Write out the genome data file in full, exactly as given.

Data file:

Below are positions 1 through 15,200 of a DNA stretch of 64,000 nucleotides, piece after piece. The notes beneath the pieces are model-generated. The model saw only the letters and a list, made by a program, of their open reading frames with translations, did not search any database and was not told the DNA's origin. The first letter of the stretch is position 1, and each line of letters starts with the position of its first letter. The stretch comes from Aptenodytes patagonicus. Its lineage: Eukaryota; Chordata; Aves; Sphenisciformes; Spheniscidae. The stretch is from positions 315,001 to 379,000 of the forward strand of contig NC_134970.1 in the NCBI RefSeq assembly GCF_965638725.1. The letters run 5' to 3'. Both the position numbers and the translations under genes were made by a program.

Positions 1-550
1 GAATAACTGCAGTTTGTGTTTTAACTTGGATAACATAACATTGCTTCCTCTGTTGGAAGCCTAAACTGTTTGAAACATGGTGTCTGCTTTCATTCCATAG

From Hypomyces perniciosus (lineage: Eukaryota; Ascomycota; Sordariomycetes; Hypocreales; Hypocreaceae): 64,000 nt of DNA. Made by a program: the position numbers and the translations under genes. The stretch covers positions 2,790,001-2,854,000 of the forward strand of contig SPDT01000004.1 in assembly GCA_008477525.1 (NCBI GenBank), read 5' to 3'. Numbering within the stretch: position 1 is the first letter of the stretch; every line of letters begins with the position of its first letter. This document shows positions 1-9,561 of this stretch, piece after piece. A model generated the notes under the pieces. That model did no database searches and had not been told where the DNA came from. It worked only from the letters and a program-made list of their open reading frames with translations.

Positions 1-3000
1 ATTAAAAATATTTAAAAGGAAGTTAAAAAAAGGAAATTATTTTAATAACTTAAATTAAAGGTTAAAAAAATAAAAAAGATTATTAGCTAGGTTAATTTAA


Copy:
Below are positions 1 through 15,200 of a DNA stretch of 64,000 nucleotides, piece after piece. The notes beneath the pieces are model-generated. The model saw only the letters and a list, made by a program, of their open reading frames with translations, did not search any database and was not told the DNA's origin. The first letter of the stretch is position 1, and each line of letters starts with the position of its first letter. The stretch comes from Aptenodytes patagonicus. Its lineage: Eukaryota; Chordata; Aves; Sphenisciformes; Spheniscidae. The stretch is from positions 315,001 to 379,000 of the forward strand of contig NC_134970.1 in the NCBI RefSeq assembly GCF_965638725.1. The letters run 5' to 3'. Both the position numbers and the translations under genes were made by a program.

Positions 1-550
1 GAATAACTGCAGTTTGTGTTTTAACTTGGATAACATAACATTGCTTCCTCTGTTGGAAGCCTAAACTGTTTGAAACATGGTGTCTGCTTTCATTCCATAG

From Hypomyces perniciosus (lineage: Eukaryota; Ascomycota; Sordariomycetes; Hypocreales; Hypocreaceae): 64,000 nt of DNA. Made by a program: the position numbers and the translations under genes. The stretch covers positions 2,790,001-2,854,000 of the forward strand of contig SPDT01000004.1 in assembly GCA_008477525.1 (NCBI GenBank), read 5' to 3'. Numbering within the stretch: position 1 is the first letter of the stretch; every line of letters begins with the position of its first letter. This document shows positions 1-9,561 of this stretch, piece after piece. A model generated the notes under the pieces. That model did no database searches and had not been told where the DNA came from. It worked only from the letters and a program-made list of their open reading frames with translations.

Positions 1-3000
1 ATTAAAAATATTTAAAAGGAAGTTAAAAAAAGGAAATTATTTTAATAACTTAAATTAAAGGTTAAAAAAATAAAAAAGATTATTAGCTAGGTTAATTTAA